×
INTELLIGENT WORK FORUMS
FOR ENGINEERING PROFESSIONALS

Are you an
Engineering professional?
Join Eng-Tips Forums!
• Talk With Other Members
• Be Notified Of Responses
• Keyword Search
Favorite Forums
• Automated Signatures
• Best Of All, It's Free!

*Eng-Tips's functionality depends on members receiving e-mail. By joining you are opting in to receive e-mail.

#### Posting Guidelines

Promoting, selling, recruiting, coursework and thesis posting is forbidden.

# Aluminum bolt calculation request3

## Aluminum bolt calculation request

(OP)
I am designing an aluminum (356-T6) coupling with an M14 thread (male). Will the M14 aluminum male thread be able to withstand 2000N of force (tensile)? Bolt is 25mm long.
Will the aluminum thread strip? How should this be calculated?
Any help is appreciated.

Thanks,
John

### RE: Aluminum bolt calculation request

2
The quick answer is yes, the M14 fastener should withstand 2000 N.  The method is:

stress = force / area

so,

force = stress * area
force = 180 MPa * 115 mm^2
force = 20.7 kN

The stress I used is a typical yield stress for 356 T6 material.  The area I used is the fastener stress area.  I recommend reviewing the contents of this website to get more information.  Try these:

### RE: Aluminum bolt calculation request

Your answer (based on the external thread tensile stress area) appears to assume that the length of thread engagement is sufficient to fail the bolt thread in tension (that is, that the length and strength of the external and internal threads is sufficient that they will not "strip" or "shear" prior to bolt tensile failure, but will support the full tensile capability of the bolt).  There doesn't appear (to me) to be enough information in the original post to support that assumption.

I think additional information is needed:

We are told the "bolt length" is 25mm.  But is this the length of the engaged internal and external threads?  If not, what is the length of engaged threads?

Are both the external and internal threads the same material/strength (A356-T6)?

Is the pitch 2mm, as you apparently assumed based on your tensile stress area (needed for thread shear area calculations)?

While the externally threaded meter of the coupling has been described as a “bolt”,  on the off chance does this “bolt” have a hole through the middle of it?  The use of  “coupling” in the post makes me wonder if this is a “fluid” coupling – which might be hollow...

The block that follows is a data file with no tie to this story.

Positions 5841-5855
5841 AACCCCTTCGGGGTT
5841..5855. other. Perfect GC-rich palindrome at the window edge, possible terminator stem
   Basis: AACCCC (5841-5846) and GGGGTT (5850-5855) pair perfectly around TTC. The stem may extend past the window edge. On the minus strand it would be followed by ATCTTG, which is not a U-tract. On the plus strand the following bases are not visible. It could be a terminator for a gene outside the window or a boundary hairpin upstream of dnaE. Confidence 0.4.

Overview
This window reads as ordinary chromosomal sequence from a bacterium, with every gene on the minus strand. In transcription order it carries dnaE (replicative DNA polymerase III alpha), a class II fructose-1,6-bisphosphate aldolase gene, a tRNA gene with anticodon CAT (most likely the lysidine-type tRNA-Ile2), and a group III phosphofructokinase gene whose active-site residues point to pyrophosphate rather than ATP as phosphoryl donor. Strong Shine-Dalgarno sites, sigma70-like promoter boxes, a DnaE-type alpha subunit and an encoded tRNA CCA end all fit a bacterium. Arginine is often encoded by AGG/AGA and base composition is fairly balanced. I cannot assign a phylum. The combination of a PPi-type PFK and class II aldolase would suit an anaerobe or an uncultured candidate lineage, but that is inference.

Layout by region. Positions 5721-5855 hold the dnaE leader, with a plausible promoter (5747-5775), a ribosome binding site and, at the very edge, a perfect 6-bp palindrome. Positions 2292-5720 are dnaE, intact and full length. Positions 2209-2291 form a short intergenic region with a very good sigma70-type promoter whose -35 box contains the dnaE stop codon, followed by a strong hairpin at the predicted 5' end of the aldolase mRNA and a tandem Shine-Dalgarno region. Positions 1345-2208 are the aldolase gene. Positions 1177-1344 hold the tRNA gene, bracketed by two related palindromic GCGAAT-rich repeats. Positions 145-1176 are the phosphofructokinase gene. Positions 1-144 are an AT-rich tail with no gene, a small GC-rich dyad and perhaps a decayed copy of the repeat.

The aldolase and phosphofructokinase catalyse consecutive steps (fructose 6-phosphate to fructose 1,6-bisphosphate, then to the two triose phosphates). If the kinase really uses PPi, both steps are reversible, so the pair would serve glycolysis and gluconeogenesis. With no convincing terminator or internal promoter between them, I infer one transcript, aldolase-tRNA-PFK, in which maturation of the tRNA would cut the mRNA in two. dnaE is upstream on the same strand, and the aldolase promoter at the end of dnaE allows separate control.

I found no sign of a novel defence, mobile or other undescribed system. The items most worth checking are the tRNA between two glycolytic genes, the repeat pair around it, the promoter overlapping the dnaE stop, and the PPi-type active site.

What is the thread class/fit (this can have and effect of thread stripping/shear calculations)?

CoryPad, don’t take this personally, I am (and remain) a fan...

### RE: Aluminum bolt calculation request

Kenneth,

I didn't take anything you said as negative criticism.  You are correct that I assumed a 2 mm pitch, and axial and diametral thread engagements that would cause tensile failure.  Considering the large margin between typical force (2000 N) and calculated break (20,000 N), I would wager that any small differences (like pitch, thread class, etc.) will not materially affect the results.

My philosophy on this forum is to try and move people in the right direction, not necessarily do the complete analysis that may be required.  That is why I did a simple calculation, and encouraged JohnF_Al to seek the detailed information available at this and other sites.

### RE: Aluminum bolt calculation request

(OP)
Thanks to both of you for the info. The Fed std H28/2B document was very helpful.

John.

#### Red Flag This Post

Please let us know here why this post is inappropriate. Reasons such as off-topic, duplicates, flames, illegal, vulgar, or students posting their homework.

#### Red Flag Submitted

Thank you for helping keep Eng-Tips Forums free from inappropriate posts.
The Eng-Tips staff will check this out and take appropriate action.

Close Box

# Join Eng-Tips® Today!

Join your peers on the Internet's largest technical engineering professional community.
It's easy to join and it's free.

Here's Why Members Love Eng-Tips Forums:

• Talk To Other Members
• Notification Of Responses To Questions
• Favorite Forums One Click Access
• Keyword Search Of All Posts, And More...

Register now while it's still free!